|If I think about it long enough...|
803 Ponderings and NewsThe first assignment has us going into teams to develop a competency profile for a distance education instructor. Once our teams develop a competency profile, we collaborate with other teams to develop one of the entire course. This seems to be part delphi process, part a way to be more mindful and aware of the process we are undertaking, and part as a way to inform our own practice as teaching interns in the course that we are interning in. The process seems to be going well thus far, and once we've come up with a competency profile (no peeking, Cohort 8!) I will post our findings here. It would be interesting to compare with Cohort 6 to see what they got.
I am already thinking of the second assignment, even though it's not due until November 10th. This one is indivual, and it's a researched paper on an instructional technique, strategy, or technology that holds particular interest for me based on the study of Unit 3 (note to self: remind myself what Unit 3 is). This includes a paper (4000-5000 words) plus a presentation on the topic. I am not sure what the technology part is (I only see techniques and strategies in our readings), but I guess I will ask Susan in a little while for clarification. I really want to get the literature review done by October 15th at the latest so I can focus on synthesis and paper-writing.
InternshipIn the internship arena, things are progressing there as well. I was having a bit of a problem getting a start in week 1. Part of the problem was conceptual. I see a distinct Pat influence to the course, and (despite loving my conversations with Pat) sometimes I wonder if questions posed as a way to kick off discussion are rhetortical - in other words, sometimes I have issues getting "a start" in the discussion which leaves me in awe of MEd students who just jump in and start the discussion (without worrying about 'correctness' of the answer). This week I did get a better footing in the course, but as I can see there were 7 unread posts in the forums since yesterday that I need to attend to. As a TA I am finding it hard to find my place. As a learner I like to jump in and discuss a lot. As an instructor in the INSDSG courses I teach I tend to be active, but a little more like a devil's advocate, and more socratic. I have yet to figure out what my "motivation" (to use an acting term) is as a TA.
Dissertation PonderingsFinally this week, I've been thinking about my dissertation. Yes, EDDE805 is a year away, but I like to give things a little thought. My idea-board for dissertation topics keeps getting added to. However, I see some things as either not quite viable (at least for the timeframe of a reasonable dissertation), or just not that interesting any longer. I was reading Maha Bali (et al) 's What Makes a cMOOC Community Endure, and I started thinking about autoethnography again. Since 2011, starting in January 2011 with Siemen's LAK11, and continuing until today I've been MOOCing. cMOOCs, xMOOCs, rMOOCs; MOOCs on Facebook, on edx, on coursera, on janux, on futurelearn, on Moodle, on Blackboard, on Desire2Learn, and many more; MOOCs education, social sciences, arts and architecture, comic books, and language - heck even some MOOCs on logic. Chances are that by the time I get to EDDE805 I will also have taken a handful more of MOOCs, and tried out additional MOOC providers.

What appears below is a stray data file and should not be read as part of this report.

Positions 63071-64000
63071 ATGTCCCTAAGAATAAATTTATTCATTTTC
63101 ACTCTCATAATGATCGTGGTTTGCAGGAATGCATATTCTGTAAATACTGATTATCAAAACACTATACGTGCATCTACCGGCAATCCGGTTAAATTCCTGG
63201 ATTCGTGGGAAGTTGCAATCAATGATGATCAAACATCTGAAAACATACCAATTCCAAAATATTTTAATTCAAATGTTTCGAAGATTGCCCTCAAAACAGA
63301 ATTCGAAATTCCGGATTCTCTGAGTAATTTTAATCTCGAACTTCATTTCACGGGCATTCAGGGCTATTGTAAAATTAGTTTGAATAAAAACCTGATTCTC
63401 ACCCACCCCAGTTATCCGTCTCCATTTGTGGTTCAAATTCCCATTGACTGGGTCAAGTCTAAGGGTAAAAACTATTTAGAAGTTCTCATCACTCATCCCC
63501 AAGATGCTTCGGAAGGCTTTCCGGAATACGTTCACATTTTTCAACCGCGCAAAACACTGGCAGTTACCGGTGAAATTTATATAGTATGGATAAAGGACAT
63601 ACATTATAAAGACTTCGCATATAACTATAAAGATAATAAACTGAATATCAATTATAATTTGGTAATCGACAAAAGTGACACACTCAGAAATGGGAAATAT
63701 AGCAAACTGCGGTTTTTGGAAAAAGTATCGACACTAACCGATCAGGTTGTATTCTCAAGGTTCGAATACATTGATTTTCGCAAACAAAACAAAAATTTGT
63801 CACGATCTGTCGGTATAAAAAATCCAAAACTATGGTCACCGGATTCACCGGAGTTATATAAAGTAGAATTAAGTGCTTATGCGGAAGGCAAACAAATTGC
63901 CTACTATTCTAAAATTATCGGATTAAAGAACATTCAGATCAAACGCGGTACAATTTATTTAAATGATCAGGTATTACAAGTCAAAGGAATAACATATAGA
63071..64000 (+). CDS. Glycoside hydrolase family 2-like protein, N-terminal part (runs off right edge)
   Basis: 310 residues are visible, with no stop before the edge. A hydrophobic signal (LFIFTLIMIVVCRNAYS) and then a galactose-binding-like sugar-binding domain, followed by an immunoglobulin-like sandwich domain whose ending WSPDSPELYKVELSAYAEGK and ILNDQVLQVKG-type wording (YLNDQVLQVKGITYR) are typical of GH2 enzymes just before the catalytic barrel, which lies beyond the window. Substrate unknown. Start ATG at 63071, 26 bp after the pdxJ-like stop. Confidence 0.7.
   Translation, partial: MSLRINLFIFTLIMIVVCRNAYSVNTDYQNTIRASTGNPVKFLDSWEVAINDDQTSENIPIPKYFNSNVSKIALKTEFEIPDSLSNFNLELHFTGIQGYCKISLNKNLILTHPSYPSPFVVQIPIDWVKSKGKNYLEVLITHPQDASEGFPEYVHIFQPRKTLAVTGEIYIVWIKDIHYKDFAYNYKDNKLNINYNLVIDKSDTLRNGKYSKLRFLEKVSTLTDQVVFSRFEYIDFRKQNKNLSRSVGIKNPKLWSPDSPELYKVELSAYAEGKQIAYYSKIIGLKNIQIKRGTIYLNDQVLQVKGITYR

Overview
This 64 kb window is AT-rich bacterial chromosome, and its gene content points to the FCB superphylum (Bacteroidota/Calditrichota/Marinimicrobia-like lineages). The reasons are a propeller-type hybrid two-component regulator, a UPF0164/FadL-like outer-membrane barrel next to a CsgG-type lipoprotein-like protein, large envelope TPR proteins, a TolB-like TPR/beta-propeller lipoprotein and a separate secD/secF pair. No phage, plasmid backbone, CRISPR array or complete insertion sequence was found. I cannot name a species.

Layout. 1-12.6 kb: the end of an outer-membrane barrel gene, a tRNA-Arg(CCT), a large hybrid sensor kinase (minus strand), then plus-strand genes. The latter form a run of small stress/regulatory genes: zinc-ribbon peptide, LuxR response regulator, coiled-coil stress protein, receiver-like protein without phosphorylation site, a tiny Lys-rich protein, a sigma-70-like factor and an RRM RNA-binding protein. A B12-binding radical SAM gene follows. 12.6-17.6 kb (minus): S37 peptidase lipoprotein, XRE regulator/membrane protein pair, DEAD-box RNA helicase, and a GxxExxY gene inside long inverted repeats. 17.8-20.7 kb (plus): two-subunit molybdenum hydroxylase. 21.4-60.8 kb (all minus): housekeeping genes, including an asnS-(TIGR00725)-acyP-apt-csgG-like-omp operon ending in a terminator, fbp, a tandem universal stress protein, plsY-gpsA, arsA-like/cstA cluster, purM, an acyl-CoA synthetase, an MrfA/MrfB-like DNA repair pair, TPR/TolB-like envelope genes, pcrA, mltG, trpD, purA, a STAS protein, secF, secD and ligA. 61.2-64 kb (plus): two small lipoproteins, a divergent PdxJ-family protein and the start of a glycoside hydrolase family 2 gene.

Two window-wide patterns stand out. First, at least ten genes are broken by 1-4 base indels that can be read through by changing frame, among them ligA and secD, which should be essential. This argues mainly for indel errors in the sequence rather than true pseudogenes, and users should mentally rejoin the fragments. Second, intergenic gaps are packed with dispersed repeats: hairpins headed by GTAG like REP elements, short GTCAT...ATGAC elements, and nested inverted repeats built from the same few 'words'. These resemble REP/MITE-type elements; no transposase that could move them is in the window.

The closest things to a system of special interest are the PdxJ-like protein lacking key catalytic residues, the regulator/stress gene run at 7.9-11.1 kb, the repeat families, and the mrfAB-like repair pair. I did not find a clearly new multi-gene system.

The MOOC tag on this blog has taken over, and specific MOOCs like #change11, or #rhizo have representation. I've been thinking about exploring the journey for lifelong learning through the lens of the MOOC, and through its various iterations and novelty offerings. While I didn't start on "day 1" of MOOCs, with CCK08, I do consider myself as starting MOOCs considerably early, and definitely before the big explosion. I came to them as free ways (free in a variety of meanings) of continuing to learn. MOOCs have changed quite a lot, and have sprouted off-shoots, since then, and for the most part I've witnessed this change. I've also tried to keep up with the literature, but there is still a ton I have not read.
So, my idea, upon reading Maha et al's autoethnography, and reflecting on the autoethnography I worked on with Maha and others, was to do either a chronological autoethnography, or a MOOC-type based autoethnography, of a lifelong learner (me) by going back and analyzing my posts, reflections, ideas, and conceptions on MOOCs from this blog. I've got 4 years worth of data thus far, so it could be interesting, right? I am also thinking that I can also continue to write about, reflect on, learn in, and experience different types of MOOCs until it comes time to dissertate which will give me more data to work with.
My main hurdle is really this internal conflict I am feeling about the autoethnography as a method. From a conceptual frame of reference is think that it is a valuable methodology for conducting research. The researcher as the person under the microscope for the research. I think objectivity is a bit over-rated when it comes to research, so I am not worried about having a façade of objectivity. Just like single-subject research is valid in other fields, I think single-subject research via autoethnography is equally valid and valuable. On the other hand, the little naysayer in me is telling me that this research won't be accepted as "real" research, and thus as such it will be problematic for a dissertation topic. The Rhizoteam had problems getting our collaborative autoethnography out there, so I think that as a one person dissertator I would probably face bigger obstacles. So, where I am at with this is pondering the widsom of pursuing it, no matter how much I like the idea.
Any thoughts on this?